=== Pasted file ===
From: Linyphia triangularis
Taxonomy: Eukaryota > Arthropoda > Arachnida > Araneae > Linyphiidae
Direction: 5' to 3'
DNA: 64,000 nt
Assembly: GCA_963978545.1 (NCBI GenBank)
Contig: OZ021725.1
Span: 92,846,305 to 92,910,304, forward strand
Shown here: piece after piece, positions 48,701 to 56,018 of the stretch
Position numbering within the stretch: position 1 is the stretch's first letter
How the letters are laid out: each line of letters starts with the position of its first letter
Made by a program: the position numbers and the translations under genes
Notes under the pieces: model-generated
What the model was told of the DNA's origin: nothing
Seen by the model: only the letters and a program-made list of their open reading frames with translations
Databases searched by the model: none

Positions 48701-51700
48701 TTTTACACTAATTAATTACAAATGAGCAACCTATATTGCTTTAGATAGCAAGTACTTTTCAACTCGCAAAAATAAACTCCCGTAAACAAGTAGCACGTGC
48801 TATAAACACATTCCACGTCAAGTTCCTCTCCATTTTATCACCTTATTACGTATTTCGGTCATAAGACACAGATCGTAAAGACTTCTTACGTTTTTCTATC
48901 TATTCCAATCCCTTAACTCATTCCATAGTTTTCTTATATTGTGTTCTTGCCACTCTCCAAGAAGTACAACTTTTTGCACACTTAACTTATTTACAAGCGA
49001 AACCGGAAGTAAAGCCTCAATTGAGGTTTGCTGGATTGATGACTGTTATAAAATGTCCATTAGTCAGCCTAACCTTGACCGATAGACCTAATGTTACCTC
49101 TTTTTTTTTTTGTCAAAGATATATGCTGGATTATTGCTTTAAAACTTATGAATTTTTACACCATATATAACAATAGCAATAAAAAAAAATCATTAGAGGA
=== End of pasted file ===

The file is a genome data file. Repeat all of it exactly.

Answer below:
From: Linyphia triangularis
Taxonomy: Eukaryota > Arthropoda > Arachnida > Araneae > Linyphiidae
Direction: 5' to 3'
DNA: 64,000 nt
Assembly: GCA_963978545.1 (NCBI GenBank)
Contig: OZ021725.1
Span: 92,846,305 to 92,910,304, forward strand
Shown here: piece after piece, positions 48,701 to 56,018 of the stretch
Position numbering within the stretch: position 1 is the stretch's first letter
How the letters are laid out: each line of letters starts with the position of its first letter
Made by a program: the position numbers and the translations under genes
Notes under the pieces: model-generated
What the model was told of the DNA's origin: nothing
Seen by the model: only the letters and a program-made list of their open reading frames with translations
Databases searched by the model: none

Positions 48701-51700
48701 TTTTACACTAATTAATTACAAATGAGCAACCTATATTGCTTTAGATAGCAAGTACTTTTCAACTCGCAAAAATAAACTCCCGTAAACAAGTAGCACGTGC
48801 TATAAACACATTCCACGTCAAGTTCCTCTCCATTTTATCACCTTATTACGTATTTCGGTCATAAGACACAGATCGTAAAGACTTCTTACGTTTTTCTATC
48901 TATTCCAATCCCTTAACTCATTCCATAGTTTTCTTATATTGTGTTCTTGCCACTCTCCAAGAAGTACAACTTTTTGCACACTTAACTTATTTACAAGCGA
49001 AACCGGAAGTAAAGCCTCAATTGAGGTTTGCTGGATTGATGACTGTTATAAAATGTCCATTAGTCAGCCTAACCTTGACCGATAGACCTAATGTTACCTC
49101 TTTTTTTTTTTGTCAAAGATATATGCTGGATTATTGCTTTAAAACTTATGAATTTTTACACCATATATAACAATAGCAATAAAAAAAAATCATTAGAGGA